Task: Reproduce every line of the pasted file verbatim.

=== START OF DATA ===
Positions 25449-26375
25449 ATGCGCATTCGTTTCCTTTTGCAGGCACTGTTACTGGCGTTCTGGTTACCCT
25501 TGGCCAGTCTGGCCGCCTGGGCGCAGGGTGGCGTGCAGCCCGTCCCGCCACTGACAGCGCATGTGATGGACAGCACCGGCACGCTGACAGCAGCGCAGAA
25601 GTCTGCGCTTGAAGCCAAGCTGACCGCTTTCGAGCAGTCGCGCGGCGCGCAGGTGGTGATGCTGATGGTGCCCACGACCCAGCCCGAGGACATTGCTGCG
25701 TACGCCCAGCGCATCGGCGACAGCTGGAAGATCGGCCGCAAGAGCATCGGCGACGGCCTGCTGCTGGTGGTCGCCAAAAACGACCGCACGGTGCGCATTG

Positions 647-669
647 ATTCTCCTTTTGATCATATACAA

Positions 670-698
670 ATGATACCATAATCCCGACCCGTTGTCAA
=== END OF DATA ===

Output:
Positions 25449-26375
25449 ATGCGCATTCGTTTCCTTTTGCAGGCACTGTTACTGGCGTTCTGGTTACCCT
25501 TGGCCAGTCTGGCCGCCTGGGCGCAGGGTGGCGTGCAGCCCGTCCCGCCACTGACAGCGCATGTGATGGACAGCACCGGCACGCTGACAGCAGCGCAGAA
25601 GTCTGCGCTTGAAGCCAAGCTGACCGCTTTCGAGCAGTCGCGCGGCGCGCAGGTGGTGATGCTGATGGTGCCCACGACCCAGCCCGAGGACATTGCTGCG
25701 TACGCCCAGCGCATCGGCGACAGCTGGAAGATCGGCCGCAAGAGCATCGGCGACGGCCTGCTGCTGGTGGTCGCCAAAAACGACCGCACGGTGCGCATTG

Positions 647-669
647 ATTCTCCTTTTGATCATATACAA

Positions 670-698
670 ATGATACCATAATCCCGACCCGTTGTCAA